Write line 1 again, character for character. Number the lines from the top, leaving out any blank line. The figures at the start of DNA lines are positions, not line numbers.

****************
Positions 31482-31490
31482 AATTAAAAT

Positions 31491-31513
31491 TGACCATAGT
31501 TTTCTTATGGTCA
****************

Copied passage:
Positions 31482-31490